Nicole Smith
    Market Intelligence Lead, GfK ZA

Within premium strategies tailored to meet the unique demands of each market and consumer segment, brands have an opportunity to appeal to consumers with the existing spending power, while nurturing the aspirations of those who don’t to secure their future purchase. 

Manufacturers with a brand portfolio who cater to premium, mid- and low-income segments, and consumers at every stage of digital maturity stand the most chance of long-term success. However, that needn’t stop new entrants from first landing in the market or new categories with a more limited scope. 

Brands who succeed will first deeply understand consumer demand and fit to identify what must be stocked first and where, and place it in the context of the longer-term product mix and price points to match a range of consumer spend potential.  

Strengthening manufacturer-retailer-distributor relationships

To mitigate the risk of threats such as supply chain disruptions, new brands must inform their distribution strategies with a granular understanding distribution and retail dynamics in the target country/category.  

Brands who stand to win big are those who invest in, and think laterally about retailer-distributor partnerships — and ensure consumers can receive their products reliably under every circumstance, no matter where they are. For example, in South Africa, some retailers are stepping into the logistics gap and functioning as third-party courier networks to support last-mile distribution. Meanwhile, new entrants to the Middle East have the opportunity to upend the status quo, where no significant direct relationship exists between brands and marketplaces, and individual buyers currently import goods to sell to consumers via online marketplaces.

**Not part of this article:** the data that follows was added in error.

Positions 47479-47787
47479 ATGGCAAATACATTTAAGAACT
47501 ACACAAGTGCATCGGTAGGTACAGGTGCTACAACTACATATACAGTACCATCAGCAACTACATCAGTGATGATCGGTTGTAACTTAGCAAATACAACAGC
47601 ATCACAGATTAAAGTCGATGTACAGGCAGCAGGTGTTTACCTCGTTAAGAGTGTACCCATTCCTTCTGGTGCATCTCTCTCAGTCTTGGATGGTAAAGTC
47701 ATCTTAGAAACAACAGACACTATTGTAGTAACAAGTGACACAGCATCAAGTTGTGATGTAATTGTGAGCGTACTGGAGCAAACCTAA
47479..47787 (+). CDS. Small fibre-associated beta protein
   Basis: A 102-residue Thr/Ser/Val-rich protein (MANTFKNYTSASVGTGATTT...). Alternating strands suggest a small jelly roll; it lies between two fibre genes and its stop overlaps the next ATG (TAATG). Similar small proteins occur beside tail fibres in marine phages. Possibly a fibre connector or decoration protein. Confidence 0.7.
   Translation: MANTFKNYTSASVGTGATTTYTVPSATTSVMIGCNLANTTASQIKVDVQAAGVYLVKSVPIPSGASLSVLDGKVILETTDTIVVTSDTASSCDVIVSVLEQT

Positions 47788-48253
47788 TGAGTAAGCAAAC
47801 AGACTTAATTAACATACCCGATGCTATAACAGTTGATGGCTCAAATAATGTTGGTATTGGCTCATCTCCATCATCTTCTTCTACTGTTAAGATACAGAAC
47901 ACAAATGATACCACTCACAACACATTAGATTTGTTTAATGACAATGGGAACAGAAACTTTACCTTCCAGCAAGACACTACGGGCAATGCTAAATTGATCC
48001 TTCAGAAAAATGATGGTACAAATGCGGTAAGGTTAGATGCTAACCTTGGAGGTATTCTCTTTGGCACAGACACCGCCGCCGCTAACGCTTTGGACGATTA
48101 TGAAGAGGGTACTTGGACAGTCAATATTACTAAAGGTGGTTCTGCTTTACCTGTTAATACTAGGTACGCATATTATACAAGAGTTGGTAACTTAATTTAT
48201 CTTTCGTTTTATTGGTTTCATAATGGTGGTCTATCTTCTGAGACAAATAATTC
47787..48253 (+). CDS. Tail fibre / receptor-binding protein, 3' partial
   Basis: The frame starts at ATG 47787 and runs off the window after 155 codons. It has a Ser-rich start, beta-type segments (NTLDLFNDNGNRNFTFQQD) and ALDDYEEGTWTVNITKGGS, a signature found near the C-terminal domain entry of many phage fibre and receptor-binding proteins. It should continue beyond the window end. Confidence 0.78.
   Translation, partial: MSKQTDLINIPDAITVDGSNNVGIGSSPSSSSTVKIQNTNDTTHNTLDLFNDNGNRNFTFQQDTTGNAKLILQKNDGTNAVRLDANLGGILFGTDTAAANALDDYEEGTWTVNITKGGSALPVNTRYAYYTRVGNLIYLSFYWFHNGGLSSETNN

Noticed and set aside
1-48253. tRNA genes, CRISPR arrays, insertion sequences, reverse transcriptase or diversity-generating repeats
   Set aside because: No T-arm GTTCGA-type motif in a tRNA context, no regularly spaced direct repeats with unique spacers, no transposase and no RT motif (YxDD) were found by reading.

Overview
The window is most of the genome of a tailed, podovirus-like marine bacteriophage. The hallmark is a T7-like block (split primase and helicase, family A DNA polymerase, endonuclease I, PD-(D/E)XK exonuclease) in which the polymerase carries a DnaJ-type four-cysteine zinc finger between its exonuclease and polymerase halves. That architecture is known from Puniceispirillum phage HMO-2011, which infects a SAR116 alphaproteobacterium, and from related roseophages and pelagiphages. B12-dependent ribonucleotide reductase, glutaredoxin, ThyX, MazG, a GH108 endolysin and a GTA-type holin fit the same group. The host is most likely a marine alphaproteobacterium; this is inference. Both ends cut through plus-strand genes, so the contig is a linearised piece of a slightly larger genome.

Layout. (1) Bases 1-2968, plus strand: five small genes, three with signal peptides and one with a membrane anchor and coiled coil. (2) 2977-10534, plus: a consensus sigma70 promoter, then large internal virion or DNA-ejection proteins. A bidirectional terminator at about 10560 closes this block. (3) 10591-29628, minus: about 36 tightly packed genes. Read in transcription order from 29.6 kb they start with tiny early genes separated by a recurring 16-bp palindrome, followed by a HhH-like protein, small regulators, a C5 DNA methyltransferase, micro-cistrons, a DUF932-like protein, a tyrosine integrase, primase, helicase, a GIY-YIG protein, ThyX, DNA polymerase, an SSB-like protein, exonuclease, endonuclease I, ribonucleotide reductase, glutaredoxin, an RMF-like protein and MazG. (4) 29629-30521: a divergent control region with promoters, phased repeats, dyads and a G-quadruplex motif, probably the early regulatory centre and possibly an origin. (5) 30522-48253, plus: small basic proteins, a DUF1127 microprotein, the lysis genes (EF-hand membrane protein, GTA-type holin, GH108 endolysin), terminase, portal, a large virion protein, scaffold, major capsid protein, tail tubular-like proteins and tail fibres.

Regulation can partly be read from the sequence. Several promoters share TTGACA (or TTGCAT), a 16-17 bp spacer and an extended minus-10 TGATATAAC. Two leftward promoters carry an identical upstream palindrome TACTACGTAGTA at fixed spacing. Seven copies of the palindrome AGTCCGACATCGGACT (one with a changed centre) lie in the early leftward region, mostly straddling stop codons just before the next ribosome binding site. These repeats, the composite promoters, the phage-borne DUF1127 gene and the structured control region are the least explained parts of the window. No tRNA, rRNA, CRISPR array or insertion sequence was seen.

Leveraging highly personalized strategies in a diverse region

Understanding the micro-economics of the target country and/or category is critical to ensuring expansions are legally compliant, and socially en pointe. A deep understanding of everything from trade dynamics, consumer culture, and legislation (for example, around the ease of opening a business) will set market entry up to succeed.   

The onus is on brands to know their consumer, down to the finest, everchanging, nuance. For example, with new permissions to drive, study, travel and work legally without as strict a need for a male guardian’s approval, women’s empowerment in Saudi Arabia has progressed in recent years.  

Saudi women can now exercise a series of human rights and freedoms that are revolutionary in the kingdom. This empowers more women to lead decisions around which brands and products to purchase for their household, and transact unsupervised. This has broader, exciting implications for T&D manufacturers and retailers hoping to grow in the market, necessitating a rethink of everything from brand-building to promotions strategy and messaging, to embrace women’s growing power to decide which products they want for themselves and their families. But these strategies and messaging may fall flat outside of the kingdom, where many META women are able to take these rights and freedoms for granted.

Expert insights and strategic direction to master META T&D market

Watch these expert videos and uncover the expected consumer and sales trends in META region for 2023 and beyond, know which strategies are crucial for success as a new market entrant or established regional player. Our experts share their data-backed insights on the region’s economic outlook, and how you can maximize your success in context.    

The MENA market is as diverse as its consumers. While some areas continue to face strong economic pressures, others are growing and investing in technical consumer goods. Understanding each market within the MENA region is crucial, and catering to low-cost, premium and omnichannel consumers will be critical to success.